Ontology:Process Specification Language (PSL)

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Ontology Overview

Name: Process Specification Language Core (PSL)
Description: PSL-Core axiomatizes a set of intuitive semantic primitives that is adequate for describing the fundamental concepts of manufacturing processes.
Purpose: software interoperability, decision support
Organization(s): NIST
Author(s): Michael Gruninger, Conrad Bock, Bob Young
Justification Formally rigorous. Heavy use of competency questions, both informal and formal. Deployed in industrial scenarios. Basis for highly modular set of ontologies. ISO 18629
Recommended by:
Submitted by: MichaelUschold
Competency Questions: Identify the set of activities that occurred before a particular timepoint., Are there any activities that have no occurrences?, Which timepoints did no activities occur at?, Which objects participated in a given activity occurrence at a specific timepoint.
Domains:
Scenario: Software exchanging process information between a planner and a scheduler
Known issues: none
OntologyURI:

http://www.mel.nist.gov/psl/psl-ontology/psl_core.html (321)

Licensing: ISO Standard
Web references:
Other references:

Long Description

For many years, the Manufacturing Systems Integration Division (MSID) has been involved in the definition of a neutral representation of product data, most recently realized through the STEP standard. With that effort well underway, another candidate area for a division focus is the representation of manufacturing process. Like product data, process data is also used throughout the life cycle of a product, from early indications of manufacturing process flagged during design, through process planning, validation, production scheduling and control. In addition, the notion of process also underlies the entire manufacturing cycle, coordinating the workflow within engineering and shop floor manufacturing.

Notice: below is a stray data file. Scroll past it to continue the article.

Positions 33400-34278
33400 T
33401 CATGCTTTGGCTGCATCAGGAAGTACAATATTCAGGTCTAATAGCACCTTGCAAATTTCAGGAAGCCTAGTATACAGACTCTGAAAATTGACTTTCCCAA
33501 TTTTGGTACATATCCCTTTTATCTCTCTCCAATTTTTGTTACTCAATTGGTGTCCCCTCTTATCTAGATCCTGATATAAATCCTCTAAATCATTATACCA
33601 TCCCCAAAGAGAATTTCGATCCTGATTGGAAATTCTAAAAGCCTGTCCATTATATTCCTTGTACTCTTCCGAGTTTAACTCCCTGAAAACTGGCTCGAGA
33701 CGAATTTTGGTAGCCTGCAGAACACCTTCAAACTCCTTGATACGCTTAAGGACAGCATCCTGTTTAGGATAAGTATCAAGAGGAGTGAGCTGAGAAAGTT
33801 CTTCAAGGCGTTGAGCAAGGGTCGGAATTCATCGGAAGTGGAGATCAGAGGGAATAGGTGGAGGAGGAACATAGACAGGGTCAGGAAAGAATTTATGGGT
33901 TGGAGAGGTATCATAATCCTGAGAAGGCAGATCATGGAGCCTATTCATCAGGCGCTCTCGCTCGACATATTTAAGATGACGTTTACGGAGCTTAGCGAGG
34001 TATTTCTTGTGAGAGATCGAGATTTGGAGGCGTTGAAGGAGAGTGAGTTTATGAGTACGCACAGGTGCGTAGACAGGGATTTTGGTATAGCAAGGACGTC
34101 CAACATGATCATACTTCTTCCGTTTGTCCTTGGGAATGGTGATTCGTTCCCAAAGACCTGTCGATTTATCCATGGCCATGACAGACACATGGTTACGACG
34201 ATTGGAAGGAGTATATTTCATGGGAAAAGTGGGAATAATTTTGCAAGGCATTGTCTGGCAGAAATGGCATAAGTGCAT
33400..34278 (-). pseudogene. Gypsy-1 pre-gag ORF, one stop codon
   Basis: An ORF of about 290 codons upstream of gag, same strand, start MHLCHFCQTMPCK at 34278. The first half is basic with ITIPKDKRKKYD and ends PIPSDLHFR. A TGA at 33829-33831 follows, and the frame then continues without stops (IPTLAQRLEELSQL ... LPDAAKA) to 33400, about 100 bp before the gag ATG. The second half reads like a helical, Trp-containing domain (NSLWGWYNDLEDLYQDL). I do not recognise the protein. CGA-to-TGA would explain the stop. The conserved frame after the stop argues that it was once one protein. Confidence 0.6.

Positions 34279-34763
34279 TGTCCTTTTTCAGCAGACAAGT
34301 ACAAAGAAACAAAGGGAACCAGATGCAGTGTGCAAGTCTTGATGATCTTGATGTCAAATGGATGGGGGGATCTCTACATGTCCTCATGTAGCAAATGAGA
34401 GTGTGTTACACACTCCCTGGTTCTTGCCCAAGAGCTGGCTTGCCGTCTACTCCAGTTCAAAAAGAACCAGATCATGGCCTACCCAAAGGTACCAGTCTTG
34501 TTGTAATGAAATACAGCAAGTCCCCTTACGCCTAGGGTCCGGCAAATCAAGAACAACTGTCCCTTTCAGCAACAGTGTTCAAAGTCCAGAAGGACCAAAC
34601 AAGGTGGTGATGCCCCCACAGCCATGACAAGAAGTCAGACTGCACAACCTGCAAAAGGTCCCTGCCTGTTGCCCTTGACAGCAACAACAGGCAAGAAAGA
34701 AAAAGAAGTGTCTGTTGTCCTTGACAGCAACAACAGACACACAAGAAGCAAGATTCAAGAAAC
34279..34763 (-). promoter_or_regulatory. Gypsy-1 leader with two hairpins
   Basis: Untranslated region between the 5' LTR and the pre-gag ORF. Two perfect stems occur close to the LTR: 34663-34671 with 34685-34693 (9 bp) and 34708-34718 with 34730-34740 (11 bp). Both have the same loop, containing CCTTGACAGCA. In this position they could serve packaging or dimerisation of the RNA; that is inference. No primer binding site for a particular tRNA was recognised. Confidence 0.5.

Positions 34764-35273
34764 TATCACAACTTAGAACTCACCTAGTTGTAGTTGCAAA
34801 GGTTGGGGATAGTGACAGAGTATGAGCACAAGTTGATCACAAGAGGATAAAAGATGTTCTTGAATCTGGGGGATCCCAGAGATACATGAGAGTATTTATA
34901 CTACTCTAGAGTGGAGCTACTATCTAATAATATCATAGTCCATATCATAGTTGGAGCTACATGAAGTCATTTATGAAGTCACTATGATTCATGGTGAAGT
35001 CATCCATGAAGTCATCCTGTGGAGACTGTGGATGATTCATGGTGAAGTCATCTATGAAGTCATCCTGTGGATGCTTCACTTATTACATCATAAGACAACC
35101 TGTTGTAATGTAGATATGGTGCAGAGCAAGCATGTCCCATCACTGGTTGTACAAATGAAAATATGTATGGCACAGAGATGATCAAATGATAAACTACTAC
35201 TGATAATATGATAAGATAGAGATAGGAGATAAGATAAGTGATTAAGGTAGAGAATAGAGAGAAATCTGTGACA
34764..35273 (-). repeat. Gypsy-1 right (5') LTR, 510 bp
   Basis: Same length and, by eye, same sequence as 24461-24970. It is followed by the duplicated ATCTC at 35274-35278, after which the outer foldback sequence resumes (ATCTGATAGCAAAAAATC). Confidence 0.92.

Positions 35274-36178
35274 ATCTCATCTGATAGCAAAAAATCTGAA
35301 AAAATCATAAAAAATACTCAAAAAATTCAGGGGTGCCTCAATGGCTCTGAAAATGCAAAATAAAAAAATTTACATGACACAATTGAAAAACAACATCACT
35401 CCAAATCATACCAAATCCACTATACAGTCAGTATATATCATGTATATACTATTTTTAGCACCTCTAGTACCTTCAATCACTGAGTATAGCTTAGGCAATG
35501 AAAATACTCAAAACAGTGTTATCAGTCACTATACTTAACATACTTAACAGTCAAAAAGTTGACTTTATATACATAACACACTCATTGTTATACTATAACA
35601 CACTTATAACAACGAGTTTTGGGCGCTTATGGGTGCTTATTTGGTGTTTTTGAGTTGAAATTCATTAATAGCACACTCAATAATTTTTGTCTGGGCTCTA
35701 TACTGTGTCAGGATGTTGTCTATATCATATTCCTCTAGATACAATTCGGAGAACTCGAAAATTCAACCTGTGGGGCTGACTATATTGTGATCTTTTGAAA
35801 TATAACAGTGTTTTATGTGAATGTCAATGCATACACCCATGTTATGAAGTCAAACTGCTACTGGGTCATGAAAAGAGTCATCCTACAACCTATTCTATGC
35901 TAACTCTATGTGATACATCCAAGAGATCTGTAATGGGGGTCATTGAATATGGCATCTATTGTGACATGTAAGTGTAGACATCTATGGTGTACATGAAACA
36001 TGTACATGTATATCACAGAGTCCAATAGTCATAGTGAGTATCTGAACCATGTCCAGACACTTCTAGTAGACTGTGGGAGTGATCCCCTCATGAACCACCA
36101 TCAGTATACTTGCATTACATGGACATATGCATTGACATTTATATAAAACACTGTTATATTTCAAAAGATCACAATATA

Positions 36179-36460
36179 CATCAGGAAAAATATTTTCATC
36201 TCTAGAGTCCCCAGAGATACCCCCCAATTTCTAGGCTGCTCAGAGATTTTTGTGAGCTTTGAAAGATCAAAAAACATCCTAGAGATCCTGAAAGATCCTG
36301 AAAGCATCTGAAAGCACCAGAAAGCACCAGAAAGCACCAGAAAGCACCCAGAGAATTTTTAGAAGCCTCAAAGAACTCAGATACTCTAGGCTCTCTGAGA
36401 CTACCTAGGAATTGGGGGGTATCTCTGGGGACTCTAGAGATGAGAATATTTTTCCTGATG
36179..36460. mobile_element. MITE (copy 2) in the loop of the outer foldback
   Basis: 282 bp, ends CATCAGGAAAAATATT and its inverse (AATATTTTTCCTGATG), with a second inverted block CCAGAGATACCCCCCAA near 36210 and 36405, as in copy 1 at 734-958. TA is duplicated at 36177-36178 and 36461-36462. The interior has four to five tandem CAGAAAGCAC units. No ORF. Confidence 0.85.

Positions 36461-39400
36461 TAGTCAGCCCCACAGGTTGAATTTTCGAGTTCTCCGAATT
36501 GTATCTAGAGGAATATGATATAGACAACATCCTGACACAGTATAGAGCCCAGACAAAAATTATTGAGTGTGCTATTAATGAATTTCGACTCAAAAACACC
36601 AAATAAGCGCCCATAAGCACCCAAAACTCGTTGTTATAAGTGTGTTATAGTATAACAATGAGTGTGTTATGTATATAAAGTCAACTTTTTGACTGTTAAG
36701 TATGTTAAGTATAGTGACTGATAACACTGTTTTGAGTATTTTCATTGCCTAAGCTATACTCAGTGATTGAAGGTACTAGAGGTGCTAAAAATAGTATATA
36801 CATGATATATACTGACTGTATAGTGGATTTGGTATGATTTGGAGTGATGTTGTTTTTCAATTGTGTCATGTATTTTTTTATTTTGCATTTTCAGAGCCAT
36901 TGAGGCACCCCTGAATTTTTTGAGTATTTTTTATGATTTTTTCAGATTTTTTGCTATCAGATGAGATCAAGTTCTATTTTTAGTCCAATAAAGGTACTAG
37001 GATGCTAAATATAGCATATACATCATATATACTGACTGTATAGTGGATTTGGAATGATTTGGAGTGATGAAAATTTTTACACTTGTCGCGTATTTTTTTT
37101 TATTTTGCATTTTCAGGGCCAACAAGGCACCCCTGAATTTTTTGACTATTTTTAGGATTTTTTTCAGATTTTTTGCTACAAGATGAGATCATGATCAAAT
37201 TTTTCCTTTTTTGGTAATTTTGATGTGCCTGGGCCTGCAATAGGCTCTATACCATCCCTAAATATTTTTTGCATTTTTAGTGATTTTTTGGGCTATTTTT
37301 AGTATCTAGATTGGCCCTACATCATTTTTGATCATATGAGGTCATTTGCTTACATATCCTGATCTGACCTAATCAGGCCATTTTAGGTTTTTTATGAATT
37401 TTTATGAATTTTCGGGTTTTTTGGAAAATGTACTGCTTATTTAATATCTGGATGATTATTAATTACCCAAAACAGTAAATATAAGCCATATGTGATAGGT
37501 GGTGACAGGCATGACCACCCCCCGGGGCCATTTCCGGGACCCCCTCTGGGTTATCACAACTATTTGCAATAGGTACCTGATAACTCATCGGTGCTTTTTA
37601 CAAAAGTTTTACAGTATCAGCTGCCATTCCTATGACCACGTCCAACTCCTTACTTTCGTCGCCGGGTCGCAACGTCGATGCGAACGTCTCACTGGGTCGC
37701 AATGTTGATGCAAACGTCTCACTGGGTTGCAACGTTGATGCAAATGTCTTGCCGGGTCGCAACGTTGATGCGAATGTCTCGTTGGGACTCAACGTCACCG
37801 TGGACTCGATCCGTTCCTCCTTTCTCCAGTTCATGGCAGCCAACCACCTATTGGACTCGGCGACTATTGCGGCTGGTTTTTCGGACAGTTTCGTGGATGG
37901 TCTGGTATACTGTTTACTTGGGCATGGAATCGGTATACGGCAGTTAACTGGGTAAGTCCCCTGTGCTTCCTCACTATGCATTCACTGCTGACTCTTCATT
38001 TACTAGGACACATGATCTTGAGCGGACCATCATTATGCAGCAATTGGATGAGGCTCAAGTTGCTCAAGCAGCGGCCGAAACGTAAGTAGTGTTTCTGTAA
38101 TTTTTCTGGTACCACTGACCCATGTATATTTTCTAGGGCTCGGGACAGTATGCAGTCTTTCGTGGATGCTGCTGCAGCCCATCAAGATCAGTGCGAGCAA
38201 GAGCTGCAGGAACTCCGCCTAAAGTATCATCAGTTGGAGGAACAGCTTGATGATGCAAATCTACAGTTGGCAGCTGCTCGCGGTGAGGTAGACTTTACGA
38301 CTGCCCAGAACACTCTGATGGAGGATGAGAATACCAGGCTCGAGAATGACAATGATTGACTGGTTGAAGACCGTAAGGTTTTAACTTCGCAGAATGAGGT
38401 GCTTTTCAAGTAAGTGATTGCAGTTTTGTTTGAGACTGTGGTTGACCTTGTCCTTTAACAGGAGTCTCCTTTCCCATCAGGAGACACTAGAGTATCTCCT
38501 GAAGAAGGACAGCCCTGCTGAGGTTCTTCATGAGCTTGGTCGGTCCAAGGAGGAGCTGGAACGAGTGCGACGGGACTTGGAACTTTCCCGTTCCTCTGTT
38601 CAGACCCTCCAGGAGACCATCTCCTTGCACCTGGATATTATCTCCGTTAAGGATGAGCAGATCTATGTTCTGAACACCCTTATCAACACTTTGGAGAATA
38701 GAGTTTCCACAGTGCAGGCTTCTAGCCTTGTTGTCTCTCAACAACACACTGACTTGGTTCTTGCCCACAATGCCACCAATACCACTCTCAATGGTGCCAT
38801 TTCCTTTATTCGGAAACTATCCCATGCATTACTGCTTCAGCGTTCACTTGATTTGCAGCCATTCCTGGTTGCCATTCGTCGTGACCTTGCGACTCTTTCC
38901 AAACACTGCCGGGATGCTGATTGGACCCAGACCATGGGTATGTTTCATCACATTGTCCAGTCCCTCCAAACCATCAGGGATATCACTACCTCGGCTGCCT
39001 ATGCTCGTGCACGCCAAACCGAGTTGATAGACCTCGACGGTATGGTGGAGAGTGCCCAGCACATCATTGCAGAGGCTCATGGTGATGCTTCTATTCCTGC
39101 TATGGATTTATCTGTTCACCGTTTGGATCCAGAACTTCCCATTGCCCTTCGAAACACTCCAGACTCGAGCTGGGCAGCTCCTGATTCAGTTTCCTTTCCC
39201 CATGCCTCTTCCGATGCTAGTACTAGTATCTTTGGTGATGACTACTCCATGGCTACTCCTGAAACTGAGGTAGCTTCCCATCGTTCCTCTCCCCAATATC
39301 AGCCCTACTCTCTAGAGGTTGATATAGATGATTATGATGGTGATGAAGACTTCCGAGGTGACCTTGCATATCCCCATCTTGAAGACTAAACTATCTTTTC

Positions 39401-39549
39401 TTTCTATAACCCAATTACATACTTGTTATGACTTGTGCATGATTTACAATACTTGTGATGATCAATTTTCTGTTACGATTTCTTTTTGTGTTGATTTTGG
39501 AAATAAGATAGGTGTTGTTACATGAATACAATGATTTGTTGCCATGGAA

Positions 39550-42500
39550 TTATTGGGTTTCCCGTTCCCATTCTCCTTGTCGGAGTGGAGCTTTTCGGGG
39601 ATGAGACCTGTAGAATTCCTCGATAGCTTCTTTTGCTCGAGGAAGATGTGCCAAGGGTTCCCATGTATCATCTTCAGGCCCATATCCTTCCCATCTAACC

The Process Specification Language (PSL) defines a neutral representation for manufacturing processes that supports automated reasoning. Process data is used throughout the life cycle of a product, from early indications of manufacturing process flagged during design, through process planning, validation, production scheduling and control. In addition, the notion of process also underlies the entire manufacturing cycle, coordinating the workflow within engineering and shop floor manufacturing.

If you would like to learn more about PSL, including rationale and the need for its implementation, please click here.

PSL Ontology -- Current Theories and Extensions (version 2.8)

The axioms of PSL are organized into PSL-Core and a set of extensions. PSL-Core is the set of axioms written in CLIF (the Common Logic Interchange Format) and using only the nonlogical lexicon of PSL-Core. The extensions form a lattice of extensions to PSL-Core.

The purpose of PSL-Core is to axiomatise a set of intuitive semantic primitives that is adequate for describing the fundamental concepts of manufacturing processes. Consequently, this characterization of basic processes makes few assumptions about their nature beyond what is needed for describing those processes, and the Core is therefore rather weak in terms of logical expressiveness. In particular, PSL-Core is not strong enough to provide definitions of the many auxiliary notions that become necessary to describe all intuitions about manufacturing processes.